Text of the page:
What do the codes mean on airline tickets?

Airline tickets have a single letter code listed as class or status that tells the airline where you're sitting. Among the most common, Y is full-fare economy, T is discounted economy. J is full fare in business class, D is discounted business. Some are universal to all airlines, others are specific to individual carriers. For example if you're flying with Etihad, P means you're headed for one of their Residence suites aboard an Airbus A380. That letter also tells the airline the fare rules that apply to your booking. As well as T, K and L are also discounted economy fares, and each comes with a different set of rules. Among other criteria those fare rules will determine whether you qualify for frequent flyer points, what baggage allowance applies and whether you can make changes to your booking and if so, what the charge will be.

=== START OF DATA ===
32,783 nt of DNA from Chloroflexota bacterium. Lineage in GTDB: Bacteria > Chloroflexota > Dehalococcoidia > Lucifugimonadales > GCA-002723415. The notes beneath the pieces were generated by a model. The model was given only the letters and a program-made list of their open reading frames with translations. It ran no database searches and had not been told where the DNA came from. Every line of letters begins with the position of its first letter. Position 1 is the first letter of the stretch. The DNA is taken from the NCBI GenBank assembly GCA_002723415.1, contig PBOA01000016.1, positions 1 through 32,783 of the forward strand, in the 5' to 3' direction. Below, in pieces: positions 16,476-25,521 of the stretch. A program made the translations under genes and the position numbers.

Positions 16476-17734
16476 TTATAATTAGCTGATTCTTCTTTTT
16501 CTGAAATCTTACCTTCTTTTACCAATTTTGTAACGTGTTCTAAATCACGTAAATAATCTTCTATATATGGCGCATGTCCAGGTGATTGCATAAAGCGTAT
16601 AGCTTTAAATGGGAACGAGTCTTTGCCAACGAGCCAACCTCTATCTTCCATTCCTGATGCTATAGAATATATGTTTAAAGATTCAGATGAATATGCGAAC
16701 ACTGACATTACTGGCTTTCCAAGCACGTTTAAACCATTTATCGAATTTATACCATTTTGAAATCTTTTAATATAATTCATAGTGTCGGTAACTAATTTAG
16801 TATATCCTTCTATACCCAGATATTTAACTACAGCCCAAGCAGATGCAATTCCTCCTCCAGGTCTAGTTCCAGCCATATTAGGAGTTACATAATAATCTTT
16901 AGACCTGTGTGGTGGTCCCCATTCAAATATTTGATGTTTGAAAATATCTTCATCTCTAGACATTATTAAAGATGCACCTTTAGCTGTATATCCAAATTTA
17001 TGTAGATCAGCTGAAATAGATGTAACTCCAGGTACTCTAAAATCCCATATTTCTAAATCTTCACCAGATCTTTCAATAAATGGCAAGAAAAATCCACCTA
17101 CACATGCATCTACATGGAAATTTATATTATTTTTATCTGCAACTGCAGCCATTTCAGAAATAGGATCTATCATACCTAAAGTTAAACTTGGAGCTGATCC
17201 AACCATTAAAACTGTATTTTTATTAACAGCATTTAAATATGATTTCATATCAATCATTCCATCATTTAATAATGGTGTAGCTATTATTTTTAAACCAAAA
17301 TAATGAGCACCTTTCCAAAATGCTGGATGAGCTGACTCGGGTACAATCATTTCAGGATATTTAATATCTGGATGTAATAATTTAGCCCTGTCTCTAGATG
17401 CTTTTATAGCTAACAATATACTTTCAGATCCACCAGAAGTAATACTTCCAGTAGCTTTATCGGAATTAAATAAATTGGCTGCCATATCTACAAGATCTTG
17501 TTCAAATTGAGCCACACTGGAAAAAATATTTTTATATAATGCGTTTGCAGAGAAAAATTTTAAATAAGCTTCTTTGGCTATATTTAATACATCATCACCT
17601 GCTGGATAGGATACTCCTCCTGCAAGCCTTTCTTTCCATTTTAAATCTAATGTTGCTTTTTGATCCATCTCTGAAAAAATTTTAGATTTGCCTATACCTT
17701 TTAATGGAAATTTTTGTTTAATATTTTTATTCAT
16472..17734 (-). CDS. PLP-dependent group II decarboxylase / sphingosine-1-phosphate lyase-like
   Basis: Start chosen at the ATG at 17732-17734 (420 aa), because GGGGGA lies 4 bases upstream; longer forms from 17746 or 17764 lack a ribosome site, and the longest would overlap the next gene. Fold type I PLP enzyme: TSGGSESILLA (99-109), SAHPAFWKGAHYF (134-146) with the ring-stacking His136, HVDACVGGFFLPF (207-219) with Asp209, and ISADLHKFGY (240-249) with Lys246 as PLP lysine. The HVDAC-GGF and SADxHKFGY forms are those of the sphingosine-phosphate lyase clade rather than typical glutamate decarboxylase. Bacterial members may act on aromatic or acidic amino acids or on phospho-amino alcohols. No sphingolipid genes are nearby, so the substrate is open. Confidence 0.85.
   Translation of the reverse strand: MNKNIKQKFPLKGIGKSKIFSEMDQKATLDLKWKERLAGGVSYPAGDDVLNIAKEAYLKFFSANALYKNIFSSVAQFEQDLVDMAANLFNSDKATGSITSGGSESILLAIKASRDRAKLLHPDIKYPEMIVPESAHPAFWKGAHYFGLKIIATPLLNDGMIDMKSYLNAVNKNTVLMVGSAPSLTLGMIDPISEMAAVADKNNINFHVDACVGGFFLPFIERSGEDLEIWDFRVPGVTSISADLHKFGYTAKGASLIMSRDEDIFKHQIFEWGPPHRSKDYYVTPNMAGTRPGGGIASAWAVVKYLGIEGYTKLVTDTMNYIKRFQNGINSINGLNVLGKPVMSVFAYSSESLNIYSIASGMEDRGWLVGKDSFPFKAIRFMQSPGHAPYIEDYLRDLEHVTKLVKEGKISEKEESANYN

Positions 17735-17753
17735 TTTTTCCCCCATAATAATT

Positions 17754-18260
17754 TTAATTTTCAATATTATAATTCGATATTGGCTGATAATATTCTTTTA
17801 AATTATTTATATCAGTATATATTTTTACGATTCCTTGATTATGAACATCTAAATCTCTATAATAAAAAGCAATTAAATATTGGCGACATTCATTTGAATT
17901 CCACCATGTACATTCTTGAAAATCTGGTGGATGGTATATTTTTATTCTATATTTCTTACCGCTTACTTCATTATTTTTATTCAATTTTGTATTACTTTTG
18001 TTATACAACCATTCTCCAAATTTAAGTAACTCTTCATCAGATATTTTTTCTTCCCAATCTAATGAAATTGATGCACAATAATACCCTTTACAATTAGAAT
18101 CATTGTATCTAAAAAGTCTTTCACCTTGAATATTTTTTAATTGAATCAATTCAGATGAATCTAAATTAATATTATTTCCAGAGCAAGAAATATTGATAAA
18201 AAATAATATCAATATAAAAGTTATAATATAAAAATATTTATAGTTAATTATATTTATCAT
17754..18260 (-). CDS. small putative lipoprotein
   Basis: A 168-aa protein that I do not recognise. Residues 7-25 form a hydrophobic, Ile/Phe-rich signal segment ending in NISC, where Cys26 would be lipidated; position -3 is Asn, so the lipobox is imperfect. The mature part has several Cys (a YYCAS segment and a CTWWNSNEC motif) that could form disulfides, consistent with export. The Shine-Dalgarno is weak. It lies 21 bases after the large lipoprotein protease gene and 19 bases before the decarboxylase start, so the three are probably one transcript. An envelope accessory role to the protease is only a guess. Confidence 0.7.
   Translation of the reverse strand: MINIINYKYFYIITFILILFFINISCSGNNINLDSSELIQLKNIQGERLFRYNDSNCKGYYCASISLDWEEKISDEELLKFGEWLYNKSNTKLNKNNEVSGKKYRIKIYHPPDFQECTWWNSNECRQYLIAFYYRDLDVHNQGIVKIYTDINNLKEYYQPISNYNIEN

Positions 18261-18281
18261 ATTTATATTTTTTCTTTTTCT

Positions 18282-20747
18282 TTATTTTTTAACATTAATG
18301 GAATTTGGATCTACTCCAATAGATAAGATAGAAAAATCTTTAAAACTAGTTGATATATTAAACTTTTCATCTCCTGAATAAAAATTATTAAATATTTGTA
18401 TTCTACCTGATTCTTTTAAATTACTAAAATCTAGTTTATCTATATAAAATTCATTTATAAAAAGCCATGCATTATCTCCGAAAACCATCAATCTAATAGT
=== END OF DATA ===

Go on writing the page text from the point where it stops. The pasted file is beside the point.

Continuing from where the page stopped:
The reason there are so many different codes is that there are so many different fares. On most flights you can expect  the person in the next seat has not paid the same fare as you even when they're getting on and off at the same two points. Airlines utilise a variable pricing strategy known as yield management which predicts and influences consumer behaviour with the aim of maximising revenue. How far in advance the booking was made, on which day of the week it was booked and length of stay in the case of a return ticket are just some of the factors that influence ticket price.